The Universe in You by Jason Chin

The Universe in You: A Microscopic Journey by Jason Chin. Neal Porter Books, Holiday House, 2022. 9780823450701

Rating:  1-5 (5 is an excellent or a Starred review) 5

Format: Hardcover picture book

What did you like about the book? While on a field trip in the desert, a girl spots a tiny Calliope hummingbird; at 8 centimeters, it’s the smallest bird in the United States.  Thus begins an exploration of the smallest things in the universe, progressing from that hummingbird, through tiny hairs and skin cells, DNA and mitochondria, all the way down to the smallest elementary particles – quarks and gluons.  Those elementary particles, in turn, are the “building blocks of all physical matter,” from atoms and molecules to everything in the universe, living and nonliving, from the little hummingbird to the giant blue whale, as well as the unique makeup of “the universe within” each of us.  

The Universe in You covers a lot of complicated subject matter.  The text includes substantial detail but the tone is conversational and accessible for elementary and middle school students; size and scale comparisons add useful context as each new concept is introduced.  Every illustration and diagram is labeled and captioned to help readers understand what they are seeing; labels like “Everyone is Hairy” and “Elementary Particles are Weird” make the science fun.  The straightforward writing in the narrative and the text features will be appreciated by all, but not many illustrators could make molecules and atoms quite as interesting as Jason Chin does.  Starting and ending with the desert landscape, Chin uses watercolors, gouache, and some digital rendering to depict common living things, zero in on microscopic organisms, and conceptualize subatomic particles before building back out to the universe at large.  Some of the close-ups of organelles, cytoplasm and bacteria have a definite “ick” factor that will entice readers to try and figure out what they are looking at.  Back matter includes definitions and details that support some of the more complex topics from the text, and notes from Chin about his inspirations for the book and his illustrative process.  The girl with the hummingbird has brown skin and uses a wheelchair; diversity is implied among the human figures in her school group the desert.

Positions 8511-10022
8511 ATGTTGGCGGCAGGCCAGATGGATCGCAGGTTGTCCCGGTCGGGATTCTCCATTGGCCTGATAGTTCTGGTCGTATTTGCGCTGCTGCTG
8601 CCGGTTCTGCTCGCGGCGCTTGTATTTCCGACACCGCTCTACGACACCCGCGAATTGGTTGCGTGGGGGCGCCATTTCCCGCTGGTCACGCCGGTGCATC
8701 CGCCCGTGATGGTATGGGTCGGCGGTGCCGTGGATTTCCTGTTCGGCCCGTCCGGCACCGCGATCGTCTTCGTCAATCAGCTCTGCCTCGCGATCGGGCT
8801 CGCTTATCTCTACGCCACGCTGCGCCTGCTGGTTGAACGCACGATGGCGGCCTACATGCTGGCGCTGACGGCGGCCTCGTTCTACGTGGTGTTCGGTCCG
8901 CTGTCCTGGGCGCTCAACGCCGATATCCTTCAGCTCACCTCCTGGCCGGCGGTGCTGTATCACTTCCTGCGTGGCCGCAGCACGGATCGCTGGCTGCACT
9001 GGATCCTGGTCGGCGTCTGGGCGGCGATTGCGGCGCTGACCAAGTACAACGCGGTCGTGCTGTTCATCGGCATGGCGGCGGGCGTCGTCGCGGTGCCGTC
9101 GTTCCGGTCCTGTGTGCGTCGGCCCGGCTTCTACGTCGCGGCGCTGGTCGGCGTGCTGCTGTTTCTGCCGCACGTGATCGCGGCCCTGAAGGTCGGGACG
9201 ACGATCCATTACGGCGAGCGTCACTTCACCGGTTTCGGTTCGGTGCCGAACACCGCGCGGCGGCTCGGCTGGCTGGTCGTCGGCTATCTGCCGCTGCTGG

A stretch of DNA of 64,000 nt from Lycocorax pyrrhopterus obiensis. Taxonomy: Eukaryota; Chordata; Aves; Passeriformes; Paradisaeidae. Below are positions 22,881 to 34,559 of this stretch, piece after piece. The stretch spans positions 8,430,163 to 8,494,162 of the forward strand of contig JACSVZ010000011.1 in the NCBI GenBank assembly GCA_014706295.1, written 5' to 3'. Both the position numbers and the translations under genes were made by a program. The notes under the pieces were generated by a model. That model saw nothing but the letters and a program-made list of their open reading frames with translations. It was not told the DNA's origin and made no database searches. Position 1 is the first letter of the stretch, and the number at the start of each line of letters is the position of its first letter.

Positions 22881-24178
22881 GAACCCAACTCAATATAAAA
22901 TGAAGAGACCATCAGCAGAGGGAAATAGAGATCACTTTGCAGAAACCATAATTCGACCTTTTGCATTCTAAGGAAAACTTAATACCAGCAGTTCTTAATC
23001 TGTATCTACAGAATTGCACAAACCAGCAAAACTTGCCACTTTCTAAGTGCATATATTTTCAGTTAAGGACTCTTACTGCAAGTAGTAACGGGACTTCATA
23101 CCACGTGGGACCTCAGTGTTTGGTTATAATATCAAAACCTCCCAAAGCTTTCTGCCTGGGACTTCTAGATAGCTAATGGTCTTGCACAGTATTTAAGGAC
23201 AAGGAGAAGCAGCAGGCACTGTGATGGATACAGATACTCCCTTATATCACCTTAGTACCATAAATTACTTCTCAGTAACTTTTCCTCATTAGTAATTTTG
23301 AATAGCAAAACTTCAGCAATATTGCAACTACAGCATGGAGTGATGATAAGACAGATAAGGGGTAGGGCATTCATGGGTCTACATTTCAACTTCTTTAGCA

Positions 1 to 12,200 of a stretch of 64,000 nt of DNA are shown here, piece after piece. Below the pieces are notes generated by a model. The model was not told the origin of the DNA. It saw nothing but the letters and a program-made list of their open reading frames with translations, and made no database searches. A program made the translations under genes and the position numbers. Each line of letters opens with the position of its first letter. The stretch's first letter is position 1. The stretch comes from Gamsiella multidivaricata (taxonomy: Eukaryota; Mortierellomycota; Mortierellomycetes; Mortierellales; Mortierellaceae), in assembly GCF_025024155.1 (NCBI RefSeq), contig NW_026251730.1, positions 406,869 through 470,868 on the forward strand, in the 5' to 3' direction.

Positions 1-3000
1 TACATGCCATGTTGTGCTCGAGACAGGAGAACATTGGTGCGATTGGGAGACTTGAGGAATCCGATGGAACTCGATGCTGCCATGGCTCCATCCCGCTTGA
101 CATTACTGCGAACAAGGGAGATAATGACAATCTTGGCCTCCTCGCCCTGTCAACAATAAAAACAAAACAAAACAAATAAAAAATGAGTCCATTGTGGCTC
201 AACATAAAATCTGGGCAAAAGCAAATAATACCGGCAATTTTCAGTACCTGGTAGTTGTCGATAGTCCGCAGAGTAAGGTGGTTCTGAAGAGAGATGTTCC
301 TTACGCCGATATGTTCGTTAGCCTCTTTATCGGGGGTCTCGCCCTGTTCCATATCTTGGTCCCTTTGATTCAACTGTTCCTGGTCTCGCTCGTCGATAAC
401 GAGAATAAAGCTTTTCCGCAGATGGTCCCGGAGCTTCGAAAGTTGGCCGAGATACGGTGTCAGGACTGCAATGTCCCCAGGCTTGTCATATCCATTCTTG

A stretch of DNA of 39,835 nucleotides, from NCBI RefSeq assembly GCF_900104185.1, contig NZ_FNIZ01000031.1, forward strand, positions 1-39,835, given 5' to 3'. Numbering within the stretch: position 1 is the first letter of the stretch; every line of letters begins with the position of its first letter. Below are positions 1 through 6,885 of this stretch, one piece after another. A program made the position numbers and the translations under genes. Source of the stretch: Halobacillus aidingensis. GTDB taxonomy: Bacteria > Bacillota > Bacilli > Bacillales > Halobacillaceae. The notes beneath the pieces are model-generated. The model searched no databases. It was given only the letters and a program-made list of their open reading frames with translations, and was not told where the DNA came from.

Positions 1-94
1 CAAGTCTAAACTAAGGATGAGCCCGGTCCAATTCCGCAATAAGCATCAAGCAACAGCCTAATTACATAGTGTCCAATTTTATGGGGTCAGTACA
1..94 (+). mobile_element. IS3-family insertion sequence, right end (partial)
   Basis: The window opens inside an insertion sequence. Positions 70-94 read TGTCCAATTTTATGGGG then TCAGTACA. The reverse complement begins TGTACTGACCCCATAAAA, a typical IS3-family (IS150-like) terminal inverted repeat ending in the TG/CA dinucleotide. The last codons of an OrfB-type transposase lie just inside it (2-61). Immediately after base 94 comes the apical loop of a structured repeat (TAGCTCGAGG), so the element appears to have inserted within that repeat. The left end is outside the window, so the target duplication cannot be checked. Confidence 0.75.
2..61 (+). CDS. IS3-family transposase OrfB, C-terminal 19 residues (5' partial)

Anything you did not like about the book?  It’s just not a very kid-friendly topic.

To whom would you recommend this book?  Science-minded kids in grades 3 and up (including into middle school) will be fascinated by this book, and their teachers will appreciate it as well.  It’s great for fans of Jason Chin’s other nonfiction books, especially the corollary Your Place in the Universe.

Who should buy this book? Public, elementary and middle school libraries

Where would you shelve it?  Nonfiction – #571.6

Should we (librarians) put this on the top of our “to read” piles?  No

Reviewer’s Name, Library (or school), City:  Leigh Russell King, Lincoln Street School, Northborough, Massachusetts

Date of review: January 19, 2023

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